Feeds

Voting reform finally on the agenda

How fair MPs want the system is debatable

High performance access to file storage

The opening salvoes of the 2015 general election were fired this week, with publication of the wording of a proposed referendum on alternative voting, to take place next year.

The question that will be put to voters was announced by Deputy PM Nick Clegg and published for the first time yesterday in the Parliamentary Voting System and Constituencies Bill. If passed, this legislation will also reduce the size of the Commons from 650 to 600 MPs and establish boundary reviews to create more equal sized constituencies.

The referendum, which must take place on 5 May 2011, will ask voters: "Do you want the United Kingdom to adopt the 'alternative vote' system instead of the current 'first past the post' system for electing Members of Parliament to the House of Commons?"

Predictably, a Bill that is allegedly about fairness in the voting system has already run into criticism from various parts of the House, although so far, much of the opposition has focussed on procedural issues.

Shadow Justice Minister Jack Straw has attacked the speed with which the Boundary Review will be conducted and its lack of transparency. Meanwhile, Graham Allen, Labour MP for Nottingham North and, as chair of the cross-party group on political and constitutional reform, someone who might be expected to support this bill, also expressed concern at the speed with which it was being "rushed through parliament".

The issue, of course, lies in the fact that the naïve principle that in a democracy, "the people decide" is very much determined by the detailed workings of the electoral system in use at the time. In the last election, the Conservative party scored 36 per cent of the vote (47 per cent of the seats) against Labour’s 29 per cent vote (39 per cent of seats) and Lib Dem 23 per cent of vote (9 per cent of seats).

The Lib Dems suffer greatly in the present system, which rewards parties whose support is concentrated regionally, and punishes those whose support is spread across the country. In addition, Labour benefit from holding some of the country’s smallest constituencies – something that a reduction in seat numbers and boundary review would almost certainly fix in a way that would not be to their advantage.

A purely proportional system (PR) – which some pundits claim to be the "fairest" option - would have given Conservatives 237 seats (as against 307 now), Labour 188 (as against 258) and Lib Dems 150 (57 now).

A system based on the Alternative Vote (AV), which allows votes to be transferred within constituencies until one candidate has an overall majority, is believed to favour the Lib Dems. In 2010, analysts believe that under AV, the Lib Dems would have overtaken Labour to become the second largest party in the Commons.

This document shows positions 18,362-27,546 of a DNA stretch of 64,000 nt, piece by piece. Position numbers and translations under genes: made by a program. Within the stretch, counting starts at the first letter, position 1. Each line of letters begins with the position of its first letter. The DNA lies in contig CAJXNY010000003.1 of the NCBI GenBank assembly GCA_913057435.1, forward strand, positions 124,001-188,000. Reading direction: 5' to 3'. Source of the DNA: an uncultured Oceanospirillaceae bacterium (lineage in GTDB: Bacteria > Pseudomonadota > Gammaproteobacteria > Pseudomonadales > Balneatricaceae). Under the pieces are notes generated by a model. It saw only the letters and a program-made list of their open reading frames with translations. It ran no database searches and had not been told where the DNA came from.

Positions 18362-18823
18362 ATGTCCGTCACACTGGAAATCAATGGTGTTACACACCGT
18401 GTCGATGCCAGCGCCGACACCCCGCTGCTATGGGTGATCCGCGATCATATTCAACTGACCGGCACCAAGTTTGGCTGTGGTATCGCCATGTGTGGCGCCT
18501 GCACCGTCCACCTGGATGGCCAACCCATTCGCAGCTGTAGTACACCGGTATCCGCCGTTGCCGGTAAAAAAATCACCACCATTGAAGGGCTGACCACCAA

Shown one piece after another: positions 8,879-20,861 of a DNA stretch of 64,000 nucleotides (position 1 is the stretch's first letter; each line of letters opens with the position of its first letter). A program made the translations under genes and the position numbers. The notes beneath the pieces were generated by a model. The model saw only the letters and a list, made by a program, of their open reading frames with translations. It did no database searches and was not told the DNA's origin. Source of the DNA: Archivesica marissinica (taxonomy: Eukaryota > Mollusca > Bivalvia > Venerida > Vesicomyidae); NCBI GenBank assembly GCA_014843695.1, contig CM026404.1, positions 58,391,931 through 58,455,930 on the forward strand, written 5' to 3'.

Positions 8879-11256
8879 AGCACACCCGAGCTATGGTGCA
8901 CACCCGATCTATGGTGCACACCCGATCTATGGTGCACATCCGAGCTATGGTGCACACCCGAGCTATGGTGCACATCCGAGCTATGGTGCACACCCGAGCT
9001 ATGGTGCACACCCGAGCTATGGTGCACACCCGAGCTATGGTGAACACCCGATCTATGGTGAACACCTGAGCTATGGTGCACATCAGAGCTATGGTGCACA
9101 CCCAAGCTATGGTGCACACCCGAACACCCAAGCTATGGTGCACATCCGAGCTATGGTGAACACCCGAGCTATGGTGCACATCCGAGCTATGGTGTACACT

With all these factors in play, the chances of an open and non-partisan debate ensuing seem slight. Labour entered the last election in favour of AV – but may now vote against. The Lib Dems prefer PR, but will almost certainly take anything offered. The Conservatives like the status quo – but the Coalition would almost certainly not have survived their reneging on this pledge.

How the parties vote in the next 12 months, as well as how the country votes in the subsequent referendum may well decide the result of the next general election. ®

Combat fraud and increase customer satisfaction

More from The Register

next story
Putin tells Snowden: Russia conducts no US-style mass surveillance
Gov't is too broke for that, Russian prez says
Lavabit loses contempt of court appeal over protecting Snowden, customers
Judges rule complaints about government power are too little, too late
Don't let no-hire pact suit witnesses call Steve Jobs a bullyboy, plead Apple and Google
'Irrelevant' character evidence should be excluded – lawyers
EFF: Feds plan to put 52 MILLION FACES into recognition database
System would identify faces as part of biometrics collection
Edward Snowden on his Putin TV appearance: 'Why all the criticism?'
Denies Q&A cameo was meant to slam US, big-up Russia
Record labels sue Pandora over vintage song royalties
Companies want payout on recordings made before 1972
Ex-Tony Blair adviser is new top boss at UK spy-hive GCHQ
Robert Hannigan to replace Sir Iain Lobban in the autumn
Judge halts spread of zombie Nortel patents to Texas in Google trial
Epic Rockstar patent war to be waged in California
Reprieve for Weev: Court disowns AT&T hacker's conviction
Appeals court strikes down landmark sentence
German space centre endures cyber attack
Chinese code retrieved but NSA hack not ruled out
prev story

Whitepapers

SANS - Survey on application security programs
In this whitepaper learn about the state of application security programs and practices of 488 surveyed respondents, and discover how mature and effective these programs are.
Combat fraud and increase customer satisfaction
Based on their experience using HP ArcSight Enterprise Security Manager for IT security operations, Finansbank moved to HP ArcSight ESM for fraud management.
The benefits of software based PBX
Why you should break free from your proprietary PBX and how to leverage your existing server hardware.
Top three mobile application threats
Learn about three of the top mobile application security threats facing businesses today and recommendations on how to mitigate the risk.
3 Big data security analytics techniques
Applying these Big Data security analytics techniques can help you make your business safer by detecting attacks early, before significant damage is done.